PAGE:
Department of Fisheries and Oceans officers investigating CGL worksite at Lho Kwa (Clore River) on Wet’suwet’en territory

Published by Brent Patterson on

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Photo by David Suzuki Foundation.

On January 12, the David Suzuki Foundation posted: “Wet’suwet’en officials have confirmed pipeline contractors dug up gravel beds and drove heavy equipment back and forth across spawning habitat as they installed huge pumps to divert Lho Kwa, the Clore River, a large tributary of the Skeena. Coastal GasLink failed to control silt or erosion in the river, putting countless salmon eggs in jeopardy.”

Tsebesa, a chief in the Likhts’amisyu clan of the Wet’suwet’en nation, says: “For months, Coastal GasLink has stopped us from accessing our own land to monitor pipeline work. Now we know what they were hiding.”

Na’moks, chief of the Tsayu clan, adds: “B.C. has spent tens of millions on RCMP raids to remove Wet’suwet’en people from our territory. If B.C. spent that money enforcing their own environmental laws, we wouldn’t be in this situation.”

He adds: “The thing to remember here is that the Wet’suwet’en Hereditary Chiefs said that this was not a good project, and they said no to the project. What we’re seeing now is exactly what we were expecting.”

The National Observer has also reported: “The Clore crossing area, where the construction is taking place, was considered “highly sacred” to the Likhts’amisyu clan because until recently, it has been untouched by industry, said Tsebesa.”

Now, The Globe and Mail reports: “Work on the contentious Coastal GasLink pipeline is under investigation by federal fisheries officers, as construction pushes through sensitive salmon-bearing rivers.”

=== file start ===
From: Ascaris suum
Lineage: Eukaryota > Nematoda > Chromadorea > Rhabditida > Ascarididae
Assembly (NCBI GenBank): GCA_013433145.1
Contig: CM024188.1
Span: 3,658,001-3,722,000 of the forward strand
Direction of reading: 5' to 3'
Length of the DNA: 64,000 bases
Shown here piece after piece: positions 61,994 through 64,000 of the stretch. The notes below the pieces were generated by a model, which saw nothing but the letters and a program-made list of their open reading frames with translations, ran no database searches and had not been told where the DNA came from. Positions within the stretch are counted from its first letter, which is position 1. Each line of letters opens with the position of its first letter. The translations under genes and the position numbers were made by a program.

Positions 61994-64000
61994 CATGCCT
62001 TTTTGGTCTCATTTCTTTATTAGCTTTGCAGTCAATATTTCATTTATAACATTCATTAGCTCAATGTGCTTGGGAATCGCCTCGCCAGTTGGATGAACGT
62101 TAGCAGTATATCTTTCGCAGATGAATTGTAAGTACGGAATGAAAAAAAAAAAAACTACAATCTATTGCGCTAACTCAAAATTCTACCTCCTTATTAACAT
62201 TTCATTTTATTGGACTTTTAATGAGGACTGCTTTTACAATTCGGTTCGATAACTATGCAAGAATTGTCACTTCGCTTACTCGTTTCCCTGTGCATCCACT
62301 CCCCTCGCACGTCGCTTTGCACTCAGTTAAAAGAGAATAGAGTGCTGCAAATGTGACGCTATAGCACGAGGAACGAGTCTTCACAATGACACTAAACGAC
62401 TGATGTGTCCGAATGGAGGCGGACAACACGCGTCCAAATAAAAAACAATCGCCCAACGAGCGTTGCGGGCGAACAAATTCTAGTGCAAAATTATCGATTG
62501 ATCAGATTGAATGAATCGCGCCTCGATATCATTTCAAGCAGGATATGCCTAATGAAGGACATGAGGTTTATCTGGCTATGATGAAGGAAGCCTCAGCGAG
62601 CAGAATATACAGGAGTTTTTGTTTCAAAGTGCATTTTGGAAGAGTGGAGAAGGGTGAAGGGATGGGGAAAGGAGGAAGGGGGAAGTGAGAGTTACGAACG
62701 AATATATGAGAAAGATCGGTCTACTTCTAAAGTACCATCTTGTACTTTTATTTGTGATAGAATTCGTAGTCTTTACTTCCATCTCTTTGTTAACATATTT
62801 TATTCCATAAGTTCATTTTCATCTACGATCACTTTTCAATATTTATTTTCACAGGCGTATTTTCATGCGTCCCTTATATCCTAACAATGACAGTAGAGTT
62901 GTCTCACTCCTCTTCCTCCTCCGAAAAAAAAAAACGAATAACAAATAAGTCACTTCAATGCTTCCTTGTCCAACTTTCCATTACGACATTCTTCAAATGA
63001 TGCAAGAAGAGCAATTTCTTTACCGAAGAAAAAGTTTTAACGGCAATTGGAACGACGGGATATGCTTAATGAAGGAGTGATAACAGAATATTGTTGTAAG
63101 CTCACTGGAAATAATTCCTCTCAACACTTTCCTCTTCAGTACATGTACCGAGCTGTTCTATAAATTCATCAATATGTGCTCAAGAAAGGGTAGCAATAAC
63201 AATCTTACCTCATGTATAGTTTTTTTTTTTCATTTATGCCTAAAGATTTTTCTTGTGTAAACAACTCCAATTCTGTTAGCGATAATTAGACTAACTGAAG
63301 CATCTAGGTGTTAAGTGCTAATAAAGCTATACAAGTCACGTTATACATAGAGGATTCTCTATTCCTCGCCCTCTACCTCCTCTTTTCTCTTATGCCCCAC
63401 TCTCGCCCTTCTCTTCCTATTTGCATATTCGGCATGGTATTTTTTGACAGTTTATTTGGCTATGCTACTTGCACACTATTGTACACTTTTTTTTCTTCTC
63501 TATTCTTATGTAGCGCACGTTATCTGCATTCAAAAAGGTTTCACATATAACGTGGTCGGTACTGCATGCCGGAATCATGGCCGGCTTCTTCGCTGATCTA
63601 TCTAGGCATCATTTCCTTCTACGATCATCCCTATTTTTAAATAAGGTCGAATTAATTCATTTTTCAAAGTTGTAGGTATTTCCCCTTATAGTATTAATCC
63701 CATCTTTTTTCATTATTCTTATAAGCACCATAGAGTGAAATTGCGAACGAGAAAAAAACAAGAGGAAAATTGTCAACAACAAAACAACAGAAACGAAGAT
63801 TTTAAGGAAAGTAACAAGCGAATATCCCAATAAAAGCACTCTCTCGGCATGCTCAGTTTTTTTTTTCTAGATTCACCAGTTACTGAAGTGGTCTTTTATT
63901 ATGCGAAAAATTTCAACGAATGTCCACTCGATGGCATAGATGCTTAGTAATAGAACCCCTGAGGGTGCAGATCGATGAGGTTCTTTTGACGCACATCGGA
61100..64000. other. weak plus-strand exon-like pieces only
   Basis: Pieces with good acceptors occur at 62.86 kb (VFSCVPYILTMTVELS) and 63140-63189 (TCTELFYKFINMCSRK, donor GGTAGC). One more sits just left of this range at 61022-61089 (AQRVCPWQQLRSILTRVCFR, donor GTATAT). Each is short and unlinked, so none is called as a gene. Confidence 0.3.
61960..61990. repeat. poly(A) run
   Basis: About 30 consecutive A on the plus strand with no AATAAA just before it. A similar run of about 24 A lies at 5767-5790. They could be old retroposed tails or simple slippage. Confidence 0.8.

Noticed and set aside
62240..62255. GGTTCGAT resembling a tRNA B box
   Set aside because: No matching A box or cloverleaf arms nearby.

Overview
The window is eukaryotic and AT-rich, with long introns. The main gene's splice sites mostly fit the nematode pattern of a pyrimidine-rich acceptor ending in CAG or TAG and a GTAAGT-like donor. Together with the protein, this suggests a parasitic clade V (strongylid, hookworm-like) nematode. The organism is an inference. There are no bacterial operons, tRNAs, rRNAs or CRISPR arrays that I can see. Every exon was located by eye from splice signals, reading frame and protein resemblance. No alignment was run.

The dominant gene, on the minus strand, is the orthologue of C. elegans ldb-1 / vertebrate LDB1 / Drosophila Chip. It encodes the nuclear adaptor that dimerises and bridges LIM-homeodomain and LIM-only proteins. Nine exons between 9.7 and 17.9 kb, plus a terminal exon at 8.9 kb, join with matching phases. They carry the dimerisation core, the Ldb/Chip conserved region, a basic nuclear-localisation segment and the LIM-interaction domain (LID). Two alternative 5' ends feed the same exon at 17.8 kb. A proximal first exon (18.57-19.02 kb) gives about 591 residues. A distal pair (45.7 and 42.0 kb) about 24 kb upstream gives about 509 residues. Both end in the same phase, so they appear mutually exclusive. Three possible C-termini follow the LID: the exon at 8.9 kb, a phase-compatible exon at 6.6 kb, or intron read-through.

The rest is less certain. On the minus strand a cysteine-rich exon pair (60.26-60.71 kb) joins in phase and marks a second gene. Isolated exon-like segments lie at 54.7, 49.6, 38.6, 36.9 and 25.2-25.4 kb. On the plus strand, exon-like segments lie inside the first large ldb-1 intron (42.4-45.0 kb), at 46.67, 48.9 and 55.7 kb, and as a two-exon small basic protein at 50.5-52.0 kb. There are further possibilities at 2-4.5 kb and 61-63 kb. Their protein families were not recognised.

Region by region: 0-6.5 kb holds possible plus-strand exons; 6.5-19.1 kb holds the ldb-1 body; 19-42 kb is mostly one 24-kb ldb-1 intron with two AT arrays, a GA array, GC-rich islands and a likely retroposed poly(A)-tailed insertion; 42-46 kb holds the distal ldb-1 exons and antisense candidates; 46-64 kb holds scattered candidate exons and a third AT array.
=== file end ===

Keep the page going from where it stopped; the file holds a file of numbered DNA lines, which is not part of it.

The Globe and Mail article continues: “Dan Bate, spokesman for the Department of Fisheries and Oceans, said officers from the conservation and protection branch are looking into the complaint of sedimentation in the Clore River as a result of the work being performed on the CGL pipeline project.”

“The B.C. Environmental Assessment Office also received a complaint on Jan. 8 that CGL was crossing the Clore River without sediment control.”

The article also highlights: “In the past two years, the EAO has issued 37 warnings, 17 orders, and a little less than $250,000 in fines, primarily related to sediment and erosion control concerns. A single order, from April 2022, covered 33 waterways and wetlands after inspections found the company was not in compliance with the terms of its environmental assessment certificate.”

But The Tyee notes: “B.C.’s Environmental Assessment Office says it hasn’t investigated the most recent complaint about erosion and sediment control issues along the Coastal GasLink pipeline route, instead referring the concerns to B.C.’s oil and gas regulator.”

That report highlights: “In a statement, the Oil and Gas Commission said it was ‘notified of the matter, followed up and did not find any non-compliances.’”

On the importance of salmon, Gidimt’en Checkpoint spokesperson Sleydo’ has commented: “Our identity as Indigenous peoples is tied to the land, to our water, to the fact that we harvest salmon every year. We know that the people who are killing themselves are the people who don’t have that connection to who they are as an Indigenous person. And if we don’t have that our people will die. And that’s the genocide.”

The United Nations Committee on the Elimination of Racial Discrimination has called on Canada to stop construction on the Coastal GasLink pipeline until it secures the free, prior and informed consent of the Wet’suwet’en peoples. It has also called on Canada to remove the RCMP and private security from Wet’suwet’en territory.

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